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CMSAF highlights mentorship during virtual panel

U.S. Air Force Master Sgt. Jonathan Talley, 81st Security Forces Squadron logistics superintendent attends the virtual panel 'From Good to Great through Personal Perspective: A Panel of Mentors' inside the security forces building at Keesler Air Force Base, Mississippi, May 25, 2021. The panel was hosted by the Air Education Training Command Mentoring Council and featured Chief Master Sergeant of the Air Force JoAnne S. Bass, who provided her personal perspective on mentorship. (U.S. Air Force photo by Senior Airman Spencer Tobler)

U.S. Air Force Master Sgt. Jonathan Talley, 81st Security Forces Squadron logistics superintendent attends the virtual panel 'From Good to Great through Personal Perspective: A Panel of Mentors' inside the security forces building at Keesler Air Force Base, Mississippi, May 25, 2021. The panel was hosted by the Air Education Training Command Mentoring Council and featured Chief Master Sergeant of the Air Force JoAnne S. Bass, who provided her personal perspective on mentorship. (U.S. Air Force photo by Senior Airman Spencer Tobler)

KEESLER AIR FORCE BASE, Miss. --

The Air Education Training Command Mentoring Council hosted the second virtual mentorship panel ‘From Good to Great through Personal Perspective: A Panel of Mentors’ May 25.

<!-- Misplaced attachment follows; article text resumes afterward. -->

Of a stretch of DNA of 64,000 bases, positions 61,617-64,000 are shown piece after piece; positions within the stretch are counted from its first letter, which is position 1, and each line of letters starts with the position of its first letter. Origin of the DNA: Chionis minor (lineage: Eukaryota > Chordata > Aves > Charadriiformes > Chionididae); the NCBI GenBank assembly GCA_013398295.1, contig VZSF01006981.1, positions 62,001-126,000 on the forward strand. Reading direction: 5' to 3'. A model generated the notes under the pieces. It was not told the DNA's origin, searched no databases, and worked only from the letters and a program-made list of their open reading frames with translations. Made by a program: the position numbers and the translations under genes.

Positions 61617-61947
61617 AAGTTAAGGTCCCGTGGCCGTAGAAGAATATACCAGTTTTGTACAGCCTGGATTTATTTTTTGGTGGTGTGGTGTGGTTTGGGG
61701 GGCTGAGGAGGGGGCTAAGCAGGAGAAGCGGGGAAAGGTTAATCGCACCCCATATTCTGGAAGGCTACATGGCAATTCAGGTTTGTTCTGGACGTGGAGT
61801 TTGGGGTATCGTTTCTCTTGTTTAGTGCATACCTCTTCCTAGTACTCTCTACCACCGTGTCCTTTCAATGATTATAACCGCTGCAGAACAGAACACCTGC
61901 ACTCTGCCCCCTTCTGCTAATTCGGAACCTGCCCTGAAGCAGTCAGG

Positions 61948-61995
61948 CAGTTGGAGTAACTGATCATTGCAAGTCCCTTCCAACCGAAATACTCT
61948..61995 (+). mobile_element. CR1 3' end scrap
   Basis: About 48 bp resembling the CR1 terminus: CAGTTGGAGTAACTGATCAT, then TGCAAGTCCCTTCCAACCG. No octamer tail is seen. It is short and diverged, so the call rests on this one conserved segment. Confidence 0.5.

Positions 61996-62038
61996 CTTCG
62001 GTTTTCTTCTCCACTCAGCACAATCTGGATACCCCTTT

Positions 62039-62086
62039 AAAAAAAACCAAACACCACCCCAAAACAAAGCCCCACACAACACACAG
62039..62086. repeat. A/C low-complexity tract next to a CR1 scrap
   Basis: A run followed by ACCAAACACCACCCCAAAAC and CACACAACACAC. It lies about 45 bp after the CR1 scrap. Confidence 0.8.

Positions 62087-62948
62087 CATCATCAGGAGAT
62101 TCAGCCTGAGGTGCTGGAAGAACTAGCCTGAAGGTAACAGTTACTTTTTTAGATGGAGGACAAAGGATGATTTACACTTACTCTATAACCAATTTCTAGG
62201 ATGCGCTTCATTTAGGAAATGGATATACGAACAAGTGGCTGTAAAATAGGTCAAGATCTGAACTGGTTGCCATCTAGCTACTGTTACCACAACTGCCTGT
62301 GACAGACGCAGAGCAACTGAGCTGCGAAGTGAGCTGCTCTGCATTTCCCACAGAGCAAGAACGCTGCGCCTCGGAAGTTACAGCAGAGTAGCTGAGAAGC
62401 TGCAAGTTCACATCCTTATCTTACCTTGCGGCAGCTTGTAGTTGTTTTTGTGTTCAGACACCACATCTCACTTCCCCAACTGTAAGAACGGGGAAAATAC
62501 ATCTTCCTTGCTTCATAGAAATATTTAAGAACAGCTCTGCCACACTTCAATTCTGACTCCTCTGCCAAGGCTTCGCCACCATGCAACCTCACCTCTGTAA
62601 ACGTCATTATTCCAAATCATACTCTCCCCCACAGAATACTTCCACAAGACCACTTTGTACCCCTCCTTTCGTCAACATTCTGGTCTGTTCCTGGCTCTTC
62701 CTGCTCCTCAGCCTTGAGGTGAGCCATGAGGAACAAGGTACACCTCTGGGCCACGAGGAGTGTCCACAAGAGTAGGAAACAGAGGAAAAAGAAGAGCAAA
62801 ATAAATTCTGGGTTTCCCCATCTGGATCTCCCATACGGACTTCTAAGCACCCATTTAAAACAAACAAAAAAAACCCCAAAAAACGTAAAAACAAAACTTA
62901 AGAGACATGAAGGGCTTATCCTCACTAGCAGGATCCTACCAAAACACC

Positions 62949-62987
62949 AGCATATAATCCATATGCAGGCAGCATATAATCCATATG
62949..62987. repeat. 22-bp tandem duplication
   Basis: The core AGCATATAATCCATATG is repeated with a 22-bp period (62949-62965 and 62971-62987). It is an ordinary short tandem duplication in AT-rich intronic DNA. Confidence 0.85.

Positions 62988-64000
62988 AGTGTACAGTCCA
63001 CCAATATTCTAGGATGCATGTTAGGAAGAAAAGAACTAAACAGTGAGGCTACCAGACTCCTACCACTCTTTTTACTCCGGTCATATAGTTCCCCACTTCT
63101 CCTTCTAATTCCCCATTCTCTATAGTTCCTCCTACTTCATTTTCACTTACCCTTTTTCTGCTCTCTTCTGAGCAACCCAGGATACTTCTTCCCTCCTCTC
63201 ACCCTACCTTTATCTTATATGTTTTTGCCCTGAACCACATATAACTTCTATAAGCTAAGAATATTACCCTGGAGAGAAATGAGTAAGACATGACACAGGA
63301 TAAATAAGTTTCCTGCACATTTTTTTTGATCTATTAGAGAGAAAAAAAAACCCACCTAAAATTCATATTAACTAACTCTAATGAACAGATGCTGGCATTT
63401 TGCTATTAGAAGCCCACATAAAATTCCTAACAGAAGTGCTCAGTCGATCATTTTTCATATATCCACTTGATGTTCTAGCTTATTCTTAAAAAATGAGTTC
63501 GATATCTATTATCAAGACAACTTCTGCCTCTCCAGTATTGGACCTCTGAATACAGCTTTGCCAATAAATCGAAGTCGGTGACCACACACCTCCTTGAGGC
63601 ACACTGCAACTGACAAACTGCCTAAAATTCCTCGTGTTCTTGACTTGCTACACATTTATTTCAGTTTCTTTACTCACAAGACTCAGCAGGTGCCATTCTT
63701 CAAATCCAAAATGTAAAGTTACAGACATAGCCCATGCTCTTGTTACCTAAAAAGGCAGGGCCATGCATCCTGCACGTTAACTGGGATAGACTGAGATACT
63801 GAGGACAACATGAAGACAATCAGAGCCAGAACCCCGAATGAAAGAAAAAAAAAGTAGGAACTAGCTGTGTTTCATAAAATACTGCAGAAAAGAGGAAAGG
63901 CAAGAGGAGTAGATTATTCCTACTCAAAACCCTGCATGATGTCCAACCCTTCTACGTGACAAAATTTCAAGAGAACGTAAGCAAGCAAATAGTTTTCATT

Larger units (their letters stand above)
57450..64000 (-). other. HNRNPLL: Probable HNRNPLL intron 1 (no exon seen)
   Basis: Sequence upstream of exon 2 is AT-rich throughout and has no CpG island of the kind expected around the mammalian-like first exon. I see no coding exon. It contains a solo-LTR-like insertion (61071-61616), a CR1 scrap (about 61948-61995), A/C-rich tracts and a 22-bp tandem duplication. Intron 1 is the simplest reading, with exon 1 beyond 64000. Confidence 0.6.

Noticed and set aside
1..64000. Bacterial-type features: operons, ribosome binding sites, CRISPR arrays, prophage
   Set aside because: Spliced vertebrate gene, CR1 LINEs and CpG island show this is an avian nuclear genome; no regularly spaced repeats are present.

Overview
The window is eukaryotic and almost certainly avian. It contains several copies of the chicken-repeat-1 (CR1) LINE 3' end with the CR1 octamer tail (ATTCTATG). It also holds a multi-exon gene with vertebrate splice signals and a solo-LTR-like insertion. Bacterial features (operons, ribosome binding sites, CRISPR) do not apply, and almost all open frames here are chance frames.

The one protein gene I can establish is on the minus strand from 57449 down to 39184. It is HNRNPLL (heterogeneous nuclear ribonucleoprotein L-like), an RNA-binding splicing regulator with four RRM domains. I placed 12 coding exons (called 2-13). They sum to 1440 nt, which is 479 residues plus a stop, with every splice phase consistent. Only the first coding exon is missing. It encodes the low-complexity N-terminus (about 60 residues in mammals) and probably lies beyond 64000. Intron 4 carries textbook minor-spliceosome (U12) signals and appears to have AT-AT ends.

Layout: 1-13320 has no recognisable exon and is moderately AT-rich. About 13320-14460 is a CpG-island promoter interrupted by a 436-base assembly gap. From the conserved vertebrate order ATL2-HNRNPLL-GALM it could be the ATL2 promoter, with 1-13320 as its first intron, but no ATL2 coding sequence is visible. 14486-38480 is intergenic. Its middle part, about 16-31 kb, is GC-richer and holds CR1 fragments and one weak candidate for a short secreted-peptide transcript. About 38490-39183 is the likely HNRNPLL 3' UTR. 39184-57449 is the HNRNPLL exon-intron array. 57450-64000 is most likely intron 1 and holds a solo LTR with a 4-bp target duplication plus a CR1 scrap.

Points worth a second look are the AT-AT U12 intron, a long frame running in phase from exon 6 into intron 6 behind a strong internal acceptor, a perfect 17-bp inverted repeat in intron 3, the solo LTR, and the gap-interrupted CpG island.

During this panel, Chief Master Sergeant of the Air Force JoAnne S. Bass, along with other senior enlisted leaders, shared her stories and personal perspective on mentoring and the impact it’s had on her life.

Master Sgt. Jonathan Talley, 81st Security Forces Squadron logistics superintendent, was a moderator for the panel.

“We were looking at why bases should establish mentorship programs and how it would benefit the total force,” said Talley. “It was an honor for me to be part of an event that’s helping change Air Force culture.”

During the symposium, panel members touched on subjects ranging from what a mentor looks like to mental health awareness.

“To see these great leaders open up about their struggles and weaknesses really put things into perspective,” said Talley. “It just shows that everyone has their struggles, no matter who you are and you should have enough courage to reach out to someone.”

 AETC continues to strive towards establishing a culture of mentorship.

“Pushing mentorship and communicating  why it’s important to find someone to help guide you, personally and professionally, is the intent behind events like this,” said Talley. “I believe we are meeting that intent.”